Trump announces future ban on transgender troops

UPDATE — 7/29, 12:40 p.m. EDT: In a Friday letter addressed to Defense Sec. James Mattis, 45 U.S. senators asked the Pentagon to oppose Donald Trump’s recommendation that the military ban transgender Americans from serving and, at the least, not discharge any transgender troops until a six-month review of the new policy implemented under former President Obama is completed.

“(Trump’s) announcement contradicts existing Defense Department policies, undermines our military readiness and puts our transgender service members as well as their commanders in an impossible situation,” the letter read.


President Donald Trump announced Wednesday in a series of tweets that transgender individuals will soon have their right to serve in the military taken away.

The unexpected move comes less than a year after the Pentagon granted troops the privilege to change one’s sex in October 2016.

The informal medium of the order has come as a shock to both military personnel and the general public; and although the president claims to have consulted military officials at great length, those in leadership appear taken aback.

Discomfort and confusion was heightened by Thursday evening, when the Pentagon expected a formal re-hash and elaboration on a law that would be fundamentally groundbreaking. When they did not, Sen. John McCain (R-Ariz.) complained that the lack of clarity or formalized plan was “yet another example of why major policy announcements should not be made via Twitter”.

The declaration produced outrage among both Democrats and Republicans and stirred protesters to organize emergency marches in San Francisco and Washington, D.C. Another march on the nation’s Capitol is scheduled for Saturday, July 29.

Particularly vociferous in expressing dissent to Trump’s action are Congressional members that have themselves served. Protests on the matter range from Rep. Tim Walz’s (I-Minn.) blunt statement that Trump’s ruling is “completely unacceptable” to Sen. Tammy Duckworth’s seething remark:

“When my Black Hawk helicopter was shot down in Iraq, I didn’t care if the American troops risking their lives to help save me were gay, straight, transgender, or anything else.”

Nevertheless, Defense Secretary James Mattis has approved the services to defer accessing transgender applicants until Jan. 1, 2018.

“The services will review their accession plans and provide input on the readiness and lethality of our forces,” said Dana White, chief Pentagon spokeswoman.

Coming at the same time was the Trump administration’s rejection of the “Military Accessions Vital to the National Interest” (MAVNI) program, which was created to induct immigrants with special skills, such as medical, cultural, and/or language expertise, to the U.S. military. MAVNI has been frozen by the Pentagon at the president’s request.

“To choose service members on other ground than military qualification is social policy and has no place in our military,” remarked former Defense Secretary Ash Carter.

Lt. Col. Margaret Stock, the founder of MAVNI, said the proposal to reject individuals based on an international security threat could be a violation of the U.S. Constitution’s Equal Protection Clause.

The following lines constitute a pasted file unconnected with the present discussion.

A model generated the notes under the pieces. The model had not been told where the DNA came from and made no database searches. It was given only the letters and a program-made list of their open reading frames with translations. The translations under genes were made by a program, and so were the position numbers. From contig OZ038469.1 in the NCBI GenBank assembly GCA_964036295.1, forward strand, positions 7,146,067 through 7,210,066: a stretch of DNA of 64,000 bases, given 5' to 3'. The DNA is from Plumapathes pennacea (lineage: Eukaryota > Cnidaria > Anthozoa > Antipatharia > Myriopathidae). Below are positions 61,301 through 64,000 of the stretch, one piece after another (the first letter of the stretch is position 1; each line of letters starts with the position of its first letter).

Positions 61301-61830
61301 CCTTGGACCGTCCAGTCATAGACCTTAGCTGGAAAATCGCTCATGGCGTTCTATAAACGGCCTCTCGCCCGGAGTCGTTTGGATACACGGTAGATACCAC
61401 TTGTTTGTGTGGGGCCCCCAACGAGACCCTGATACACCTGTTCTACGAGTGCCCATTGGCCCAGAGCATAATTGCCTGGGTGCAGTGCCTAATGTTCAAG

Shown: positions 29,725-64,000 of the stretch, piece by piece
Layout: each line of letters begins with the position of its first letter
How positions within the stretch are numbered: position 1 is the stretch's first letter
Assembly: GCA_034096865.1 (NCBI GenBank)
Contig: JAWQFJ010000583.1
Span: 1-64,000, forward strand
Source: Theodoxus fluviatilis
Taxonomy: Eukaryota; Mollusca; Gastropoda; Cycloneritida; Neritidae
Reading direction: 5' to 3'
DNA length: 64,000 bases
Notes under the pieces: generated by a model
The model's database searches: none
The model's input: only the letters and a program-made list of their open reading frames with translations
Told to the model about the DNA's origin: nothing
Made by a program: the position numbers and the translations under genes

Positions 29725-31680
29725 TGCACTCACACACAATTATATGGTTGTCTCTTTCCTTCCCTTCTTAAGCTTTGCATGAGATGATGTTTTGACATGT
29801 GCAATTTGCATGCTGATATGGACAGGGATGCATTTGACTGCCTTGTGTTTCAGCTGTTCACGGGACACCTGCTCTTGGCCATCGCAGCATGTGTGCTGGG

“If you were a bad guy who wanted to infiltrate the Army, you wouldn’t risk the many levels of vetting required in this program. . . . They’re subjecting this whole entire group of people to this extreme vetting, and it’s not based on any individual suspicion of any of these people. They’ve passed all kinds of security checks already. That in itself is unconstitutional,” she said.

Some Republicans, despite expressing distaste for the new policy, still consider the issue of government spending on medical transgender surgery key to reversing the Obama-era policy. While Sen. Joni Ernst (R-Iowa), a 23-year Army veteran, says that anyone should serve who is qualified to serve, her spokesperson made clear that Ernst does not think taxpayers should pay for sex changes.

According to a RAND analysis commissioned by the Dept. of Defense, the cost of gender-transition coverage would amount to $2.4 million–$8.4 million annually; a pittance compared to the $84 million the government already spends every year providing medication for erectile dysfunction.

Not to mention the fact that military healthcare isn’t too slick anyway; as one spouse of an officer reflects, government funding for medical expenses is restricted. Wait-times in lobbies and for pharmaceuticals are long and stressful, and the range of doctors are limited: “[W]hen the government spends other people’s money, they have to be careful. They have to make wise choices. And the beneficiaries don’t wield much power.”

The military’s medical system is also not as rewarding as people would like to believe. As Richard Custin, an attorney who teaches legal ethics and business law at the University of San Diego explains, the Feres doctrine wrongfully protects military hospitals from accusations of malpractice.

“Under Feres, the government can’t be sued for injuries that are ‘incident to service’,” explains Custin. “‘Incident to service’ is a soldier charging a hill who gets injured and then questions the order. But babies? Birth injuries? That’s not incident to service. Having your appendix rupture. That’s not incident to service.”

So far, Sec. Mattis has remained silent on the matter, but the Pentagon expects a more organized effort from the administration in the coming days.

Gen. Joseph Dunford, chair of the Joints Chief of Staff, has firmly stated that no changes to the system in place will be made until Mattis receives and processes the order into “implementation guidance”.


[RT America] [The Atlantic] [] [AP] [The Hill] [Photo courtesy Getty Images]